Batch Queries with Marten

Marten v0.7 was published just under two weeks ago, and one of the shiny new features was the batched query model with let’s say a trial balloon syntax that was shot down pretty fast in the Marten Gitter room (I wasn’t happy with it either). To remedy that, we pushed a new Nuget this morning (v0.7.1) that has a new, streamlined syntax for the batched query and updated the batched query docs to match.

So here’s the problem it tries to solve, say you have an HTTP endpoint that needs to aggregate several different sources of document data into a single, aggregated JSON message back to your web client (this is a common scenario in a large application at my work that is going to be converted to Marten shortly). To speed up that JSON endpoint, you’d like to be able to batch up those queries into a single call to the underlying Postgresql database, but still have an easy way to get at the results of each query later. This is where Marten’s batch query functionality comes in as demonstrated below:

// Start a new IBatchQuery from an active session
var batch = theSession.CreateBatchQuery();

// Fetch a single document by its Id
var user1 = batch.Load<User>("username");

// Fetch multiple documents by their id's
var admins = batch.LoadMany<User>().ById("user2", "user3");

// User-supplied sql
var toms = batch.Query<User>("where first_name == ?", "Tom");

// Query with Linq
var jills = batch.Query<User>().Where(x => x.FirstName == "Jill").ToList();

// Any() queries
var anyBills = batch.Query<User>().Any(x => x.FirstName == "Bill");

// Count() queries
var countJims = batch.Query<User>().Count(x => x.FirstName == "Jim");

// The Batch querying supports First/FirstOrDefault/Single/SingleOrDefault() selectors:
var firstInternal = batch.Query<User>().OrderBy(x => x.LastName).First(x => x.Internal);

// Kick off the batch query
await batch.Execute();

// All of the query mechanisms of the BatchQuery return
// Task's that are completed by the Execute() method above
var internalUser = await firstInternal;
Debug.WriteLine($"The first internal user is {internalUser.FirstName} {internalUser.LastName}");

Using the batch query is a four step process:

  1. Start a new batch query by calling IDocumentSession.CreateBatchQuery()
  2. Define the queries you want to execute by calling the Query() methods on the batch query object. Each query operator returns a Task<T> object that you’ll use later to access the results after the query has completed (under the covers it’s just a TaskCompletionSource).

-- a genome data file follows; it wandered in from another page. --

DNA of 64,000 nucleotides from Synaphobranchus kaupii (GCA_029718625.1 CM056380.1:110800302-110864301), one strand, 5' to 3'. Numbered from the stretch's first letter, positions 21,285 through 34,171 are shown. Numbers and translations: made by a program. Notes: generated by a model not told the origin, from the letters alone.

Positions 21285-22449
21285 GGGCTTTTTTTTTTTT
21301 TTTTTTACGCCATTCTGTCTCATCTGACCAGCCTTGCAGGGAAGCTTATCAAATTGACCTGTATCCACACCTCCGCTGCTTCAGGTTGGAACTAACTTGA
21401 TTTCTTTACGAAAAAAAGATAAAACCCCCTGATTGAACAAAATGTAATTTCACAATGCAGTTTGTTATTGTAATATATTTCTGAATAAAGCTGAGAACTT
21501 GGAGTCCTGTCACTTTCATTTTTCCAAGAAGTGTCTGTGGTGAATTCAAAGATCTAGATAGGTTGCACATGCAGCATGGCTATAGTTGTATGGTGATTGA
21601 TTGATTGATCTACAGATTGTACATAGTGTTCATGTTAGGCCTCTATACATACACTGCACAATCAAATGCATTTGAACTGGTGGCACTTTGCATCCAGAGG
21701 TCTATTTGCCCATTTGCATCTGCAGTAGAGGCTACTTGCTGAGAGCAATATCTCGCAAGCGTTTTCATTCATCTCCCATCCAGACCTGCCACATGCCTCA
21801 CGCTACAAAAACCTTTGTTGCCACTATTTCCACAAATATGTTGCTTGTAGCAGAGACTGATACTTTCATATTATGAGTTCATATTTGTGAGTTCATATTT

3. Execute the entire batch of queries and await the results
  4. Access the results of each query in the batch, either by using the await keyword or Task.Result.

 

A Note on our Syntax vis a vis RavenDb

You might note that the Marten syntax is quite a bit different syntax-wise and even conceptually to RavenDb’s Lazy Query feature. While we originally started Marten with the idea that we’d stay very close to RavenDb’s API to make the migration effort less difficult, we’re starting to deviate as we see fit. In this particular case, I wanted the API to be more explicit about the contents and lifecycle of the batched query. In other cases like the forthcoming “Include Query” feature, we will probably stay very close to RavenDb’s syntax if we don’t have any better ideas or strong reason to deviate from the existing art.

 

A Note on “Living” Documentation

I’ve received a lot of criticism over the years for having inadequate, missing, or misleading documentation for the OSS projects I’ve ran. Starting with Storyteller 3.0 and StructureMap 4.0 last year and now Marten this year, I’ve been having some success using Storyteller’s static website generation to author technical documentation in a way that’s been easy to keep code samples and content up to date with changes to the underlying tool. In the case of the batched query syntax from Marten above, the code samples are pulled directly from the acceptance tests for the feature. As soon as I made the changes to the code, I was able to update the documentation online to reflect the new syntax from running a quick script and pushing to the gh-pages branch of the Marten repository. All told, it took me under a minute to refresh the content online.

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4 thoughts on “Batch Queries with Marten

  1. Pingback: The Morning Brew - Chris Alcock » The Morning Brew #2037

  2. Pingback: Dew Drop – February 23, 2016 (#2194) | Morning Dew

  3. Pingback: Optimizing Marten Performance by using “Include’s” | The Shade Tree Developer

  4. Pingback: Document Transformations in Marten with Javascript | The Shade Tree Developer

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